Simon Riggs wrote:
I agree with much of your post, though this particular point caught my
eye. If you'll forgive me for jumping on an isolated point in your post:

No problem.

Multi-table indexes sound like a good solution until you consider how
big they would be. The reason we "need" a multi-table index is because
we are using partitioning, which we wouldn't be doing unless the data
was fairly large. So the index is going to be (Num partitions *
fairly-large) in size, which means its absolutely enormous. Adding and
dropping partitions also becomes a management nightmare, so overall
multi-table indexes look unusable to me. Multi-table indexes also remove
the possibility of loading data quickly, then building an index on the
data, then adding the table as a partition - both the COPY and the
CREATE INDEX would be slower with a pre-existing multi-table index.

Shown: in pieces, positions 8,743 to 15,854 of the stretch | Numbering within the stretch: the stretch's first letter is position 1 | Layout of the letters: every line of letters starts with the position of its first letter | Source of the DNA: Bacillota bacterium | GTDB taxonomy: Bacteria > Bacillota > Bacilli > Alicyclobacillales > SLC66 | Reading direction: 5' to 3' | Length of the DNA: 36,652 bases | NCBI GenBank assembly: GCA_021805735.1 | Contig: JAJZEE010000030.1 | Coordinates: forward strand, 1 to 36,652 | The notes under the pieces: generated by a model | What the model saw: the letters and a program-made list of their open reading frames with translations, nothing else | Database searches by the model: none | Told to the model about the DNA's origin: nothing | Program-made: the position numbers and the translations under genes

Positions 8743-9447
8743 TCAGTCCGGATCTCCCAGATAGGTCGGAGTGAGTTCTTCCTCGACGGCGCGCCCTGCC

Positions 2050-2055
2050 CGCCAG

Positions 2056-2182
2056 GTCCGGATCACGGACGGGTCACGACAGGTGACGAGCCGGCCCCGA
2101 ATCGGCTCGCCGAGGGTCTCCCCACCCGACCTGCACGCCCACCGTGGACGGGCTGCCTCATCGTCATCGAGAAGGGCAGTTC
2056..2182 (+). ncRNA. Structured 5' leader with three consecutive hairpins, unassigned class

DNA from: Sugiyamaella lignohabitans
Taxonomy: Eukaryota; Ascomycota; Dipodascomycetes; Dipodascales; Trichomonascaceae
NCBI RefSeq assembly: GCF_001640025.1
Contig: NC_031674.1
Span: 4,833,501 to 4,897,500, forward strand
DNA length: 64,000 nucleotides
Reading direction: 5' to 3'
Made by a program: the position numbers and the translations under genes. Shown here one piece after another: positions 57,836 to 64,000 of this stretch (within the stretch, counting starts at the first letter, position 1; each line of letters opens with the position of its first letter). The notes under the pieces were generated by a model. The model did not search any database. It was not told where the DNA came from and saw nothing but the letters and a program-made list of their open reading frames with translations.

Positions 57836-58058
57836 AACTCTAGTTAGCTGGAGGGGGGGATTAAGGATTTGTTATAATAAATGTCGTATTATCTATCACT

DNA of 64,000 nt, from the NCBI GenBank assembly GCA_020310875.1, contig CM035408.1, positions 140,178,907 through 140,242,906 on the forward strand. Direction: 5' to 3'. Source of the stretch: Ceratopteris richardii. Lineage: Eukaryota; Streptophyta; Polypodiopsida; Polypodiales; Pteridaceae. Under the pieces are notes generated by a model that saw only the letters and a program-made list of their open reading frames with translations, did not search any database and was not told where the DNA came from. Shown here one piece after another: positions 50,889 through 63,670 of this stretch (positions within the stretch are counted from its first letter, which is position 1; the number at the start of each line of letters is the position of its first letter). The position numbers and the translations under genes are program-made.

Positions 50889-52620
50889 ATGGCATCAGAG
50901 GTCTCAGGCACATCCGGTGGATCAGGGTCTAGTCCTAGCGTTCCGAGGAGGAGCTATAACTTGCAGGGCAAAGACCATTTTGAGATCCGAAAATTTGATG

I agree. (And thanks to TOAST, we never have very wide tables with relatively few rows, right? I mean, something like pictures stored in bytea columns or some such.)

My hope is to have a mechanism to partition indexes or recognise that
they are partitioned, so that a set of provably-distinct unique indexes
can provide the exact same functionlity as a single large unique index,
just without the management nightmare.

Uhm... I don't quite get what you mean by "provably-distinct unique indexes".

As long as the first columns of an index are equal to all columns of the partitioning columns, there is no problem. You could easily reduce to simple per-table indexes and using the partitioning rule set to decide which index to query.

But how to create an (unique) index which is completely different from the partitioning key?



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